Figure 3. Patients with higher EFEMP2 transcription level exhibits poorer OS and PFS. (A) The half of patients with higher EFEMP2 expression exhibited shorter OS and PFS in Kaplan-Meier analyses based on CGGA mRNA array dataset. (B) The half of patients with higher EFEMP2 expression exhibited shorter OS and PFS in Kaplan-Meier analyses based on CGGA mRNA sequencing dataset. (C) Kaplan-Meier analyses of OS based on TCGA mRNA array, TCGA mRNA sequencing data, GSE16011 and REMBRANDT datasets. (D) The ROC curves indicating the sensitivity and specifcity of predicting 3- or 5-years of overall survival with EFEMP2-level in CGGA, TCGA, or GSE16011 database.

The specificity and sensitivity of EFEMP2 mRNA-level in indications of 5 or 3 years of survival were tested in CGGA, TCGA mRNA sequencing data, and GSE16011 mRNA array data via ROC tests (Figure 3D). The area under curves (AUCs) for EFEMP2 transcriptional level in prediction of 5 and 3 years of overall survival in CGGA data were larger than those of “age”, despite smaller than the AUCs of “grade”. In TCGA data, the AUC for 3-years-OS was larger than that of “age” but smaller than “grade”, whereas the AUC for 5-years-OS was smaller than both “age” and “grade”. In GSE16011 data, the AUCs for EFEMP2 transcriptional level in prediction of 5 and 3 years of overall survival were both larger than “age” and “grade”.

Univariate and Multivariate Cox regression analyses were used to reveal the prognostic efficacy of EFEMP2. In all three datasets, including CGGA, TCGA and GSE16011 dataset, EFEMP2 expression levels exhibited independent prognostic value for glioma patients (Figure 4A4C).

Univariate and Multivariate Cox regression analyses and correlations with classic genetic alterations of EFEMP2.(A–C) Univariate and Multivariate Cox regression analyses of EFEMP2 expression level and several other clinical variables in CGGA and TCGA mRNA sequencing data, and GSE16011 data. (D) Correlations of EFEMP2 with classic genetic alterations of glioma. Grey background indicates wild-type or intact genes or chromosomes.

Figure 4. Univariate and Multivariate Cox regression analyses and correlations with classic genetic alterations of EFEMP2.(AC) Univariate and Multivariate Cox regression analyses of EFEMP2 expression level and several other clinical variables in CGGA and TCGA mRNA sequencing data, and GSE16011 data. (D) Correlations of EFEMP2 with classic genetic alterations of glioma. Grey background indicates wild-type or intact genes or chromosomes.

Characterization of the correlations of EFEMP2 with classical genetic alterations of glioma

We investigated the correlation between EFEMP2 expression level and classical genetic alterations in CGGA and TCGA dataset with Oncoprint plots, generated with ComplexHeatmap package developed by Gu, Z. et al. [23] In CGGA dataset, we noticed that, with increasing expression of EFEMP2, patients intended to harbor wild type IDH, intact 1p19q, PTEN mutation and EGFRvIII mutationin their tumors, whereas these classical genetic alterations were known to be indicators of malignant phenotypes and poor outcomes (wild-type IDH [21, 24], intact 1p19q [25], PTEN mutation [26] and EGFRvIII mutation [27]). In TCGA dataset, we observed even more robust results due to larger sample size. Furthermore, less ATRX mutations [28] and TP53 mutations [29] were observed in high-EFEMP2-expressed samples, while significant gain of chromosome 7 and loss of chromosome 10 [30] occurred more frequently in these samples, suggesting malignant properties of these samples (Figure 4D). The coincidences of high-EFEMP2-expression with the classical genetic alterations indicating malignancy, and the exclusivity of high-EFEMP2-expression with the indicator of positive prognosis descripted the oncogenic nature of EFEMP2 which is closely correlated to malignant phenotypes of glioma.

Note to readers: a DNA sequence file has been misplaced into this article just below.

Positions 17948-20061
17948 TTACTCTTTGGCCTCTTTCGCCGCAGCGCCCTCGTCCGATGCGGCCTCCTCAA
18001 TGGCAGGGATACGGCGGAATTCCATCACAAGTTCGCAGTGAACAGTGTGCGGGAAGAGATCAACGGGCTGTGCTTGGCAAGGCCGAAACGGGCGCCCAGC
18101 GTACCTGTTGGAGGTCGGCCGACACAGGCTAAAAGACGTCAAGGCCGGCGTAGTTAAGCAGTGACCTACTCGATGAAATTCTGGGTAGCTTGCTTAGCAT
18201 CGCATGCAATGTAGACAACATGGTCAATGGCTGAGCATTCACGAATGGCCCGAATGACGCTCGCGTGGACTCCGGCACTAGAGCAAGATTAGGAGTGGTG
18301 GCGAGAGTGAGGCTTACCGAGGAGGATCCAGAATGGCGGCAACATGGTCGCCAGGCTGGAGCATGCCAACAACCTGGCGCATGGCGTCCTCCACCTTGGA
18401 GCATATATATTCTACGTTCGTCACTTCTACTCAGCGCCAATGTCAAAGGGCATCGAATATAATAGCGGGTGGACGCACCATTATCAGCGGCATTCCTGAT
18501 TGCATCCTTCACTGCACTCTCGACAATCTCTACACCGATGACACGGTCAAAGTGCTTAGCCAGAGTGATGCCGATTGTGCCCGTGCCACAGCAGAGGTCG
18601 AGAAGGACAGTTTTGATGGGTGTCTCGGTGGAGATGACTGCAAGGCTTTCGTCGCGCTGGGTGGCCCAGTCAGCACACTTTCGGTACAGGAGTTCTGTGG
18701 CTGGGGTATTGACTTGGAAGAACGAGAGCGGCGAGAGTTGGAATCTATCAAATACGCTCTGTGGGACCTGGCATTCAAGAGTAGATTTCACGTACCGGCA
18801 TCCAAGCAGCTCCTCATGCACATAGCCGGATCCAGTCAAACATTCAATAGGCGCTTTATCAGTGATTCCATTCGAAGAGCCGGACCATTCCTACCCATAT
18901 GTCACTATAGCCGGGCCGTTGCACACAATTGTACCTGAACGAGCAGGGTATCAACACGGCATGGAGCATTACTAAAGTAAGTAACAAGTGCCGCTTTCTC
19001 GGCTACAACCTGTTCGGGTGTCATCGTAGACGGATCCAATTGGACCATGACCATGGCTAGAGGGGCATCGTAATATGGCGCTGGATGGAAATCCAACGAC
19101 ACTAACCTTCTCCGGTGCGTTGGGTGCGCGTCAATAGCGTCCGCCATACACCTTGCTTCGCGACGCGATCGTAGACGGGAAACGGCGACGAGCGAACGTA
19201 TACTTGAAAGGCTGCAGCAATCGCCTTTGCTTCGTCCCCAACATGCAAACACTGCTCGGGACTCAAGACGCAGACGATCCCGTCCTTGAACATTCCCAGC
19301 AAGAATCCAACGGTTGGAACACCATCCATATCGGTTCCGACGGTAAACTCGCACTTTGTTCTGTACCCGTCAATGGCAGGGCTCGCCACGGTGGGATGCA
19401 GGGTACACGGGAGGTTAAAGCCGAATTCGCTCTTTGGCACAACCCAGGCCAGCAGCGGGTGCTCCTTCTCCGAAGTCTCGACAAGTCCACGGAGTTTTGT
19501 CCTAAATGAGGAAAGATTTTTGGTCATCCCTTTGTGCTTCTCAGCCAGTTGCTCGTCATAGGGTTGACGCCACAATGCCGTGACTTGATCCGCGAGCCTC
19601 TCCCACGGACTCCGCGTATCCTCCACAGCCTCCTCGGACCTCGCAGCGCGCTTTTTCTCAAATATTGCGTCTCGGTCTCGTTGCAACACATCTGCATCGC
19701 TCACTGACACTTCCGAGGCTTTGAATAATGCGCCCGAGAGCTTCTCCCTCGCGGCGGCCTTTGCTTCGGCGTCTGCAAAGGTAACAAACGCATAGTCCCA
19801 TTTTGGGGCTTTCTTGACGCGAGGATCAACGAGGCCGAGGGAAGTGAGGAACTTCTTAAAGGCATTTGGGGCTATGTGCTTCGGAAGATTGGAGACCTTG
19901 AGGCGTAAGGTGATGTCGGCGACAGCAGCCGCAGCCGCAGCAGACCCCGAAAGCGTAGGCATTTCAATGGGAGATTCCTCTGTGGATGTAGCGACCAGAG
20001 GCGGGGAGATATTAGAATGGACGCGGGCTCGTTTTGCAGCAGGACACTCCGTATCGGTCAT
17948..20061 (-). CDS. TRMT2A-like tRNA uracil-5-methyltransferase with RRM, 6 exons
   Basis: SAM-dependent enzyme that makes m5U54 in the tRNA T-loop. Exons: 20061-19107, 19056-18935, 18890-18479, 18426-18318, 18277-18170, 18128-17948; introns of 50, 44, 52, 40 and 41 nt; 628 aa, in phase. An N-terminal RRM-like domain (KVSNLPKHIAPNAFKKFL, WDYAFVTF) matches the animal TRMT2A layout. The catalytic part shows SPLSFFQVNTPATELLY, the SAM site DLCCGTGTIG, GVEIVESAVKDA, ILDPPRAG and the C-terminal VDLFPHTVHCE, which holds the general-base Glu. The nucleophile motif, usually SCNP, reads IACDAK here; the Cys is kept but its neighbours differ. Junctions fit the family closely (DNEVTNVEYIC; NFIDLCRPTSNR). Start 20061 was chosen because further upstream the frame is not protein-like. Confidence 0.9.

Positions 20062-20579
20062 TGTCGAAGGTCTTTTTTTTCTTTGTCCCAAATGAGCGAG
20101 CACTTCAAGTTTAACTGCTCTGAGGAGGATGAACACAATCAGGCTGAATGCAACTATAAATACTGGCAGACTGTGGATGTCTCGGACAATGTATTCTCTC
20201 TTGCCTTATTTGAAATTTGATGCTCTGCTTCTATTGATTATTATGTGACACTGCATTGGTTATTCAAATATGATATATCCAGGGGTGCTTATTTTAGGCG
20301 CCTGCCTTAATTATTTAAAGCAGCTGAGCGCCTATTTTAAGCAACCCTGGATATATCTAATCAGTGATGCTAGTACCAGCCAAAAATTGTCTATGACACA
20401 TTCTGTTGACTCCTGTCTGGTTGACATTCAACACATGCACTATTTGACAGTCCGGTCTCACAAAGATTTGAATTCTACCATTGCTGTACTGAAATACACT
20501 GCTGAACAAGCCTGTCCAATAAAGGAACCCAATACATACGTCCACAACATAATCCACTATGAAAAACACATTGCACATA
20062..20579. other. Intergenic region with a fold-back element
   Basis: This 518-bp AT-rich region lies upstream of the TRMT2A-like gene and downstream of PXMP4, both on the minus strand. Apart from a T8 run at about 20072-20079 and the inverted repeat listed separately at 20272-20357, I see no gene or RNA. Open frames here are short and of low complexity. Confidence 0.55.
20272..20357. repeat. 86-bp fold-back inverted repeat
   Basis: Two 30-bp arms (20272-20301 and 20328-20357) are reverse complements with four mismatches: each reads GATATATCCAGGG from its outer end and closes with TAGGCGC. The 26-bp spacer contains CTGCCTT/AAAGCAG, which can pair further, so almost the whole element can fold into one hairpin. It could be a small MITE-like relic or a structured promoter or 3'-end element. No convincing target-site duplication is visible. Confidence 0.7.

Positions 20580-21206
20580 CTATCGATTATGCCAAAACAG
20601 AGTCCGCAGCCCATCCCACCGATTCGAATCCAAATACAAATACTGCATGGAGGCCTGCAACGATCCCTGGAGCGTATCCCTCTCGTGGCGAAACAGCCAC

EFEMP2 indicates assembly of M0 macrophage

All the above results confirmed the role of EFEMP2 as an indicator of more malignant phenotype of glioma and worse outcomes of the patients. To annotate the detailed oncogenic biological processes contributed by EFEMP2 or its protein product, we performed GO (Gene Ontology) analyses using the correlation (R value) between expression of EFEMP2 and other transcriptome genes in both CGGA and TCGA datasets with HTSanalyzeR package developed by Wang, X. et al. [31] Comparison of the top 20 significantly enriched pathways in CGGA dataset and TCGA dataset revealed 13 overlapped terms, including three pathways directly correlated with immunological responses (Figure 5A). To further evaluate the influence of EFEMP2 on tumor immunology, we performed Pearson correlation analysis and found that EFEMP2 exhibited significant correlations with most of the critical immunology actions, especially interferon related response and natural killer cell mediated cytotoxicity. The distinct correlation between high expression of EFEMP2 and immunology processes was consistent among CGGA, TCGA and GSE16011 datasets (Figure 5B).

EFEMP2 is closely correlated with immune microenvironment of glioma. (A) Top 20 KEGG pathways derived from Gene Ontology analyses for EFEMP2 in CGGA and TCGA dataset. Thirteen KEGG pathways are overlap between the top 20 pathways of each dataset. (B) Pearson correlation analysis of EFEMP2 expression levels and immune responses in CGGA and TCGA datasets. Color depth and width of the bands represent the degrees of correlation. (C) Component types of the immune cells infiltrated into glioma are analyzed with CIBERSORT in CGGA and TCGA datasets.